Lu Lingzi traveled from China to the U.S. last year, hoping that a graduate degree in statistics from Boston University would help her land a job as a financial analyst for an investment bank.
On April 15, a day off from school because of a Massachusetts holiday, she went with two friends to see the Boston Marathon, which draws hundreds of thousands of spectators each year along the 26-mile (42-kilometer) route. She was killed in one of two explosions near the race’s finish line, according to Boston University’s website. Authorities have called them an act of terror.
In the tight-knit graduate statistics program at the school, Lu was known as a bright and personable leader. She never missed the monthly social events for the program and was spokeswoman when students met with faculty to discuss classwork or other issues.
“She was a very enthusiastic, energetic, diligent and hard-working student,” said Tasso Kaper, chairman of the university’s Department of Mathematics & Statistics. “She was a leader among friends.”
One of those friends was Zhou Danling, another graduate student from China who joined her at the marathon. Kaper said the two were frequently together.
Zhou was injured in one of the two blasts, which occurred about 2:50 p.m. local time. She underwent surgery April 16 and the following day, Robert Hill, dean of the university’s Marsh Chapel, said in a statement. Hill visited Zhou at Boston Medical Center both days.
“She is doing well,” said Hill. “She has her friends around her, and she will soon have family around her.”
Gina Orlando, a Boston Medical Center spokeswoman, said yesterday that Zhou’s family asked that the hospital not release her condition. On April 16, Orlando said Zhou was in serious condition.
Chinese students at Boston University were in front of the Marsh Chapel yesterday, gathering signatures and condolences from other students on a card to be sent to Lu’s family.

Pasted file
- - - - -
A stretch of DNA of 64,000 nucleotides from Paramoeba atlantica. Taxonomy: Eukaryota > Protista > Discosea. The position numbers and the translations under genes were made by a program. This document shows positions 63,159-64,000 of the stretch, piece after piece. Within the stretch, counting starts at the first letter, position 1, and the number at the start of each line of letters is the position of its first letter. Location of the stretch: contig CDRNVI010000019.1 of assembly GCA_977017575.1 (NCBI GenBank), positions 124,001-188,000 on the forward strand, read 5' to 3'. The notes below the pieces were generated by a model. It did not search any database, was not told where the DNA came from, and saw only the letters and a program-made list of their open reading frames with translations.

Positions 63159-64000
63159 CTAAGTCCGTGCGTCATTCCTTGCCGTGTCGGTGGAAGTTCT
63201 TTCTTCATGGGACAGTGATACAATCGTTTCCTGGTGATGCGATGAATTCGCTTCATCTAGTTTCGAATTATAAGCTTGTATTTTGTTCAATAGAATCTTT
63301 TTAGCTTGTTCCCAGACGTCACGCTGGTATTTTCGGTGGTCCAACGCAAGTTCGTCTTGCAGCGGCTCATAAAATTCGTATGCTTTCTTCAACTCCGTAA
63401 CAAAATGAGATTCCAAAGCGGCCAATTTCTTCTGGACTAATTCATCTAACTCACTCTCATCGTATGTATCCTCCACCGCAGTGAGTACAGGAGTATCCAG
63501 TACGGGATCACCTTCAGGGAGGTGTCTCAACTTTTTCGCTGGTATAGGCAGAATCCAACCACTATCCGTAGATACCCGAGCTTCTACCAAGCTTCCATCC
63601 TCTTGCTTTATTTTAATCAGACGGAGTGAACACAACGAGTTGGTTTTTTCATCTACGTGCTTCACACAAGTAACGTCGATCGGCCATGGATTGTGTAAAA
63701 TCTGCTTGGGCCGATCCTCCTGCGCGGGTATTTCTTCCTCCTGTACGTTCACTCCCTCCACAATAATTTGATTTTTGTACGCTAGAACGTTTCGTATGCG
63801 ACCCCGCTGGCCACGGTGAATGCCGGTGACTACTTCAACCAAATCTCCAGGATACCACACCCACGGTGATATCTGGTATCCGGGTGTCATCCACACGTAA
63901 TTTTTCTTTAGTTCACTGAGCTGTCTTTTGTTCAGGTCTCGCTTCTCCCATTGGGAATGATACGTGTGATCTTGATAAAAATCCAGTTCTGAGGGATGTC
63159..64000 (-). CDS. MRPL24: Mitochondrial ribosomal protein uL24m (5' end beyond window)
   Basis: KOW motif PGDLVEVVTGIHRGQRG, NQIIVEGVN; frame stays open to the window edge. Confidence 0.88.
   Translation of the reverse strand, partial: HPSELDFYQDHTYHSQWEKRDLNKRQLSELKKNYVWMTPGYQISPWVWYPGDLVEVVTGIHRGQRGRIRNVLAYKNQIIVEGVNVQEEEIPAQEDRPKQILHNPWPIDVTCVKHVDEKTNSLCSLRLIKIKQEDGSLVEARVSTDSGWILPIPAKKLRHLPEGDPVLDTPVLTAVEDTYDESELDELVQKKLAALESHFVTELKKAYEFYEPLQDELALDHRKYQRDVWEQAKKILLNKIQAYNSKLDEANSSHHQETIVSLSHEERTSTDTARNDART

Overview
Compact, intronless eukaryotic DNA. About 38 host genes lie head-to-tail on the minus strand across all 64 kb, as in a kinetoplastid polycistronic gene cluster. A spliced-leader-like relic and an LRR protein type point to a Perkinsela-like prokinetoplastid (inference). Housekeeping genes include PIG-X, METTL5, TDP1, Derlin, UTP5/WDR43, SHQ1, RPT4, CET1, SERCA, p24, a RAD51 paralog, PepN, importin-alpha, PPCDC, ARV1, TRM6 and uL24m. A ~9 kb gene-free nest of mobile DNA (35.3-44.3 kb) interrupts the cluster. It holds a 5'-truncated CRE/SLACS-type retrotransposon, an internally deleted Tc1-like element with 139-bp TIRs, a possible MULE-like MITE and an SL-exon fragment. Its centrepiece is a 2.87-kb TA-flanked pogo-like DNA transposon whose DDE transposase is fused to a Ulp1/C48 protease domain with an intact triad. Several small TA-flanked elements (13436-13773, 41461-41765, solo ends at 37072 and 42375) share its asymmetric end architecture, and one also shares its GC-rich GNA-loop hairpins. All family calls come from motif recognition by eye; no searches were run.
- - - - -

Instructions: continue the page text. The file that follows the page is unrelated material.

A local newspaper from Lu’s hometown, Shenyang Daily, reported yesterday that her friends and family had been trying to track down Lu when they learned about the bombing.
Lu Jun, the father, told the Shenyang Daily that they tried to call their daughter’s phone but it was disconnected, so they asked their friends to fly to Boston to track her down. The whole family had been watching the news for information about Lu’s whereabouts, according to the paper.
On the morning of the marathon, Lu posted a photograph on the Chinese social-media site Weibo of her meal of bread and vegetables in ceramic bowl, calling it “my wonderful breakfast.”
On her Facebook page, Lu indicated she liked the Boston Symphony Orchestra and the movie “Up.”
Lu recently passed a major exam required for graduation from the program.
“I am so happy to get this result!” she wrote a professor in an e-mail, according to Kaper.
Kaper said she only needed to complete one more class to finish her work in the statistics program and was exploring internships for summer and fall.
The graduate program is competitive, with only about 5 percent of applicants admitted, Kaper said.
Lu won an undergraduate scholarship to the Beijing Institute of Technology, where she was an economics major, according to her page on the social-networking site LinkedIn. Before coming to Boston, she worked in banking and accounting jobs in Beijing.